The US’s Secretive Private Prison Industry Is About to Become Much Less Secretive

Seventy-five miles southwest of San Antonio, Texas, in the expanse of desert between the US/Mexico border and nestled between oil boomtowns of yesteryear, is Dilley, the epicenter of a new battle over immigrants’ rights. The remote town of 4,000 people has enjoyed a hot local economy thanks to its most controversial feature: its private prison.

Dilley houses the nation’s largest family detention center, a 50-acre complex that holds 2,400 detainees every night. The center has become a symbol of the resurgent private prison industry and a reminder of why the Justice Department abandoned these facilities in the first place.

The private prison industry, which briefly went into free fall after President Obama’s Justice Department announced the government would end its use of private prisons in August 2016, has found new allies in President Donald Trump and Attorney General Jeff Sessions — and is making fast dividends on the new deal. Giants like GEO Group and Corrections Corporation of America (CCA) have received billions in taxpayer dollars for renewed government contracts, and have leveraged their private status to closely guard the details of each deal.

That’s All About to Change, Though

On Oct. 10, the Supreme Court ruled against CCA and GEO, which attempted to block Freedom of Information Act requests by government watchdog groups. The decision marked a breakthrough for the Center for Constitutional Rights, which filed the lawsuit in 2013 after two government agencies refused to release information about the detention bed quota — a little known mandate that requires government agents to fill 34,000-bed immigrant detentions centers across the country.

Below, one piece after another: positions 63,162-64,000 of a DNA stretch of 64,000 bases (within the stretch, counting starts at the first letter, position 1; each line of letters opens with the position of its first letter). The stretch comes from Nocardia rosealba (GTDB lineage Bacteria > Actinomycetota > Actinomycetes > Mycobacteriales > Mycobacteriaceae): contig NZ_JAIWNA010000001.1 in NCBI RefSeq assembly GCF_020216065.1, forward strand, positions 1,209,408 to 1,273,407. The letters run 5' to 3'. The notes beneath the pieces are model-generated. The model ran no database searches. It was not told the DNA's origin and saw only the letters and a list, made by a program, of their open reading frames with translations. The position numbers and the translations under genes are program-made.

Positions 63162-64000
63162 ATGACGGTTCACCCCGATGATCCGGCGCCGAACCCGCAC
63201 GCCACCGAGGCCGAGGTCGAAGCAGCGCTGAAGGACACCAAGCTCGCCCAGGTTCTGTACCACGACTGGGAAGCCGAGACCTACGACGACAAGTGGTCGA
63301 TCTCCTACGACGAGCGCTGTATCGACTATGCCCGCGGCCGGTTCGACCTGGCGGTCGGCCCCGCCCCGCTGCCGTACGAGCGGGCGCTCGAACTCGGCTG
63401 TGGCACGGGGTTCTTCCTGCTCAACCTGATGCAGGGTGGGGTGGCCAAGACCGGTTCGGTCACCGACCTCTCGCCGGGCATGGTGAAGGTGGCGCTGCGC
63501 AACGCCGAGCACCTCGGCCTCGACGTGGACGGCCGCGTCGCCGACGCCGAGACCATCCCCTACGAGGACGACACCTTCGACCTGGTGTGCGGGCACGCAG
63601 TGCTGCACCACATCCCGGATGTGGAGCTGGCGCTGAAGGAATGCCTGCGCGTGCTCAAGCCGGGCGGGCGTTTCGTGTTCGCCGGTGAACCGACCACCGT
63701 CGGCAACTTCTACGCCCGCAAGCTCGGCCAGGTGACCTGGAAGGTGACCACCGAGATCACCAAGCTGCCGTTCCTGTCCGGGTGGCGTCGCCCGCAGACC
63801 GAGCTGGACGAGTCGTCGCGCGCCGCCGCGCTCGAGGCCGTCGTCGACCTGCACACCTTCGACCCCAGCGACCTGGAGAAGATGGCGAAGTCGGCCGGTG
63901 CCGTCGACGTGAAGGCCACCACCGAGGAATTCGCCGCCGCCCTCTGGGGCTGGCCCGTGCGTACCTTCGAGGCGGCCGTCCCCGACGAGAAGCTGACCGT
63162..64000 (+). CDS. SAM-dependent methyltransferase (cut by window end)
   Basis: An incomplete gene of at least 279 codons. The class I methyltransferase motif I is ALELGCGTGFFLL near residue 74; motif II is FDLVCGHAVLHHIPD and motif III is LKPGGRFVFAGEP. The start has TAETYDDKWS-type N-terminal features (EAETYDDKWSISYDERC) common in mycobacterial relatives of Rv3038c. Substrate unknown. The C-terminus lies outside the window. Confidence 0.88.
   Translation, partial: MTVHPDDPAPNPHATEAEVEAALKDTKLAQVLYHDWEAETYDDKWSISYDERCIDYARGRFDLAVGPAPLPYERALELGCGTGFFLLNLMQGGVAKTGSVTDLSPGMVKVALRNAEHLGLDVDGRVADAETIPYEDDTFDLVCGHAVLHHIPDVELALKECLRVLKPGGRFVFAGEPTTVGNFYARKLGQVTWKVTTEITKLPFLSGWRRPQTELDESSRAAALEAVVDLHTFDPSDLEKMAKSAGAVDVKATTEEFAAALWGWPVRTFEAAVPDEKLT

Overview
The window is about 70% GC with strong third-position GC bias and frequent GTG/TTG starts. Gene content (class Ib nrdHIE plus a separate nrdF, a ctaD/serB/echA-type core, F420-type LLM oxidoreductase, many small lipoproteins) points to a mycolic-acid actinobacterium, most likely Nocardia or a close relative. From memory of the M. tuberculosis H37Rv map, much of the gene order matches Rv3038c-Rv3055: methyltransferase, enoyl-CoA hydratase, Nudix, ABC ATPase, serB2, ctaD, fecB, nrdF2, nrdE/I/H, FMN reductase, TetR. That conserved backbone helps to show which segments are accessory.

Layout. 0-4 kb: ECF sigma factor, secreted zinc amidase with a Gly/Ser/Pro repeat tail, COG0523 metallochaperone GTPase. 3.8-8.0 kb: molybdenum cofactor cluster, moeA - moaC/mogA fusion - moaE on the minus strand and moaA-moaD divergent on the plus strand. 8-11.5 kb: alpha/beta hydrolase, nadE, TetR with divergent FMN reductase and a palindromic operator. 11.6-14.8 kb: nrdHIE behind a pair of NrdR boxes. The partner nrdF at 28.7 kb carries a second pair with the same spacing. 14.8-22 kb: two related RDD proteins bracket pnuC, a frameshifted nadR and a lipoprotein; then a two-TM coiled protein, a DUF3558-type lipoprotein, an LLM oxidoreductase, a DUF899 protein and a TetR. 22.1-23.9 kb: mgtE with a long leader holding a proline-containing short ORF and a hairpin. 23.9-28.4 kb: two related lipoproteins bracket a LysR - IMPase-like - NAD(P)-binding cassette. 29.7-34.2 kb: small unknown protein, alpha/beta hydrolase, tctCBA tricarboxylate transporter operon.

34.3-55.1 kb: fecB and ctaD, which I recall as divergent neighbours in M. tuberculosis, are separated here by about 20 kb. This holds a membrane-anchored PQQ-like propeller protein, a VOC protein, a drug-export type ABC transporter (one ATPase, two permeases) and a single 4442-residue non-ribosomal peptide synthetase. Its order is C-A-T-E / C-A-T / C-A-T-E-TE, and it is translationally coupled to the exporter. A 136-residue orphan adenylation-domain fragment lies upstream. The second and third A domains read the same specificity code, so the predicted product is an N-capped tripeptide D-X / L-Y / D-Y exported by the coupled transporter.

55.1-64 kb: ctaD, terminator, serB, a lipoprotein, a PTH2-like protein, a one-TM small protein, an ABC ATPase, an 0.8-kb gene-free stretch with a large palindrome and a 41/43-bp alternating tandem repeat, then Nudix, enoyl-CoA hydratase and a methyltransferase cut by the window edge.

The detention bed quota, which dates back to 2009, has inflated the incarceration rates at detention centers, including the Dilley complex, which is managed by CCA. CCA and GEO profit enormously from the policies; and considering the amounts that these companies pay to lobby Congress, it’s no wonder government officials are so averse to sharing their secrets.

This recent victory by the Center for Constitutional Rights may impact other lawsuits that implicate private prisons as well. For example, the FOIA request pertaining to the detention bed quota may shed light on a contract’s contents, including incentives, guarantees money and rates of pay per detainee. But GEO and CCA have attempted to block FOIA requests in other lawsuits, too.

The nonpartisan Campaign Legal Center was blocked on similar grounds from gaining information about GEO pertaining to its $110 million contract with the Justice Department. The information it sought may reveal illegal spending by the government after GEO donated upwards of $225 million to a pro-Trump super PAC.

While some US senators may be attempting to legislate transparency into the private prison industry, the truth is that they’re still running up against the powerful private prison lobby — an industry that alone spent nearly $10 million buying votes since 2010.

The Supreme Court’s recent ruling, it seems, may have changed the game overnight. The Center for Constitutional Rights’ win amounts to a footnote in the long battle for private prison transparency, but the recent episode has serious implications on the ability of private corporations to contest access to public information. With the highest court’s decision to reinforce transparency, watchdog groups will now have all the tools they need to start digging deeper, and there’s no telling what they’ll turn up.


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